Imagine this trade set-up: You are a staffer in US Congress. You get wind of every daily swing in the market-moving debt-ceiling deliberations. And you are allowed to trade on that information. Legally.
As the markets gyrate radically on every step (or lack of steps) by the US government, it makes the long-held political privilege more shocking then ever. Insider trading in US Congress is still legal.
This continued legal immunity for Congress is absurd. The invitation to corruption is outrageous. Nobody else in America can legally make insider trades. This would be akin to banning steroids in professional sports for everybody except major-league power hitters.
What's more shocking about this legal immunity is that as the government's influence on the market grows -- as witnessed by the 2008 financial bailout and this week's debt deliberations -- pressure has eased on introducing a ban on Congressional insider trading.
The Stop Trading on Congressional Knowledge (STOCK) Act HR 1148, which would have banned members of Congress and Congressional staffers from trading commodities and securities on nonpublic information, was introduced in March by Rep. Tim Walz (D-Minn.). The bill had four co-sponsors, including Louise Slaughter (D-N.Y.), who sponsored an earlier version of the STOCK Act. Other co-sponsors were Raul Grijalva (D-Ariz.), David Loebsack (D-Iowa), and Niki Tsongas (D-Mass.). What happened to the bill? Well, as you would expect, it died in committee, and has not been seen since.
How ridiculous is this? Well, if you didn't think the game was already rigged by corporate insiders and Wall Street bankers, it's even worse when you throw US Congress into the mix. In 2004, a now-famous University of Georgia study by Alan Ziobrowski found that US Senators beat the average stock market performance by 12%. That's even better than the 7.4% above-average gain by corporate insiders. Average US households, on the other hand, generally lag the market by 1.2%. A follow-up Ziobrowski study this year found members of the US House of Representatives outperformed the market by 6%.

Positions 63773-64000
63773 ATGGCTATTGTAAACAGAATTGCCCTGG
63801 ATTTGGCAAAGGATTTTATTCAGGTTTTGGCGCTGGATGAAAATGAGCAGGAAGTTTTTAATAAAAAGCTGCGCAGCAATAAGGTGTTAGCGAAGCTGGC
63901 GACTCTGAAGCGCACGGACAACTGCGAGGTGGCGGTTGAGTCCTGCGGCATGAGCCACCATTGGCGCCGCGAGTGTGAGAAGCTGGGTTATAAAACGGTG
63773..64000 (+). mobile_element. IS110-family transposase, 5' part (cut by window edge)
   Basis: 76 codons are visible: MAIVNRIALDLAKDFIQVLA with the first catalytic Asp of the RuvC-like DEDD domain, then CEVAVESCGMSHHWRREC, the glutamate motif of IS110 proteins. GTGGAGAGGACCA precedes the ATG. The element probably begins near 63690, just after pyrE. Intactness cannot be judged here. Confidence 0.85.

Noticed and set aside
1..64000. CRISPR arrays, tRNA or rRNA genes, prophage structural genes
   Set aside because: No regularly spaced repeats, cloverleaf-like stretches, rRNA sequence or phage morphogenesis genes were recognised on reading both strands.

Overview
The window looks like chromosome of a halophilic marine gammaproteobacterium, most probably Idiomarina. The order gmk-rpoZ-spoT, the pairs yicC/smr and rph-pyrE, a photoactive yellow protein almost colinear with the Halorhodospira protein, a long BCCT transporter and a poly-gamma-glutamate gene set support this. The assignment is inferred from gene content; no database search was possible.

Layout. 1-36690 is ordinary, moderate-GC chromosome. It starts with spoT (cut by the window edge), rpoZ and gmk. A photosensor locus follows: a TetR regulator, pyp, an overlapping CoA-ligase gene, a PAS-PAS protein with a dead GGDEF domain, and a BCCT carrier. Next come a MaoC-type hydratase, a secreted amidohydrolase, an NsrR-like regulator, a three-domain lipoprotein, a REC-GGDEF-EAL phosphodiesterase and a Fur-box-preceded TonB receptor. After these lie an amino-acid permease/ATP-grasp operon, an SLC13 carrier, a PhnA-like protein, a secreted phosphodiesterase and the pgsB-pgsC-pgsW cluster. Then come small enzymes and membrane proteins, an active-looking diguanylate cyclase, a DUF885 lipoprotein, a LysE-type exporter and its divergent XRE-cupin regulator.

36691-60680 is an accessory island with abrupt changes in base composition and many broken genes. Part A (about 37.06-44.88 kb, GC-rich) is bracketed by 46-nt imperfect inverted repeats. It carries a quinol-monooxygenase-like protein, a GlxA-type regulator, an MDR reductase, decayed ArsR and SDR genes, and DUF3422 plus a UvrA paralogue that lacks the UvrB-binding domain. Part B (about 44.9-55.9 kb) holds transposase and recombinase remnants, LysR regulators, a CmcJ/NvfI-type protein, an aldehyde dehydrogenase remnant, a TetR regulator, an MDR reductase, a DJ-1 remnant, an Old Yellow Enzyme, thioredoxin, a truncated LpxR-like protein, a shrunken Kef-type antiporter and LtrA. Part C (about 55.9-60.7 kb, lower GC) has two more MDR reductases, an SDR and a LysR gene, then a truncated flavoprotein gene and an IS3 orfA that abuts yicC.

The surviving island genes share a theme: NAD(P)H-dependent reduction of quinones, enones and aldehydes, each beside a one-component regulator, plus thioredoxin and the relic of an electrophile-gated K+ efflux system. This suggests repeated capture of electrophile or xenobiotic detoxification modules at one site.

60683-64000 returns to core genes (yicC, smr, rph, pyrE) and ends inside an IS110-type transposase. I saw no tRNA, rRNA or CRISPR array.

Coincidence? I doubt it.
There are many well-documented cases of staffers making some nice coin off of market moves. Here are some examples:
- Tony Rudy, a staffer for former House Majority Leader Tom DeLay (R-Texas) was not only involved in DeLay's corruption scandals -- which forced DeLay from office and resulted in his conviction on money laundering charges -- but he also profitably day-traded, making more than 500 trades from the computer in his Capital Hill office, the Washington Post reported. Rudy also admitted to accepting $86,000 in payments and gifts from Jack Abramoff, as part of the scandal that booted DeLay from power.
- The Wall Street Journal found many members of Congress made risky bets that stock markets would fall in 2008, the year of the financial crisis. The newspaper's study of Congressional trading activity found "investment accounts of 13 members of Congress or their spouses show bearish bets made in 2008 via exchange-traded funds... These funds were leveraged; they used derivatives and other techniques to magnify the daily moves of the index they track." Though the Journal concluded there was "no evidence the legislators used privileged information or failed to follow rules or disclosure," does it matter if they did? Because it would have still been legal.
- The Wall Street Journal also found Congressional staffers benefited from their fortuitous market timing. For example, energy policy adviser Chris Miller doubled up his money on a trade when advising on legislation that benefited his investment. The Journal found 72 aides who had traded shares of companies affected by legislation their bosses were working on.
Again, I'm not sure what the point is of proving all this if it's entirely legal. It seems the only repercussion for members of Congress or their aides is bad publicity. What needs to change is the law. Congress should abide by the same rules as everybody else -- insider trading should be illegal in US Congress. It's yet another reason that the public has reason to distrust the power of government in the markets.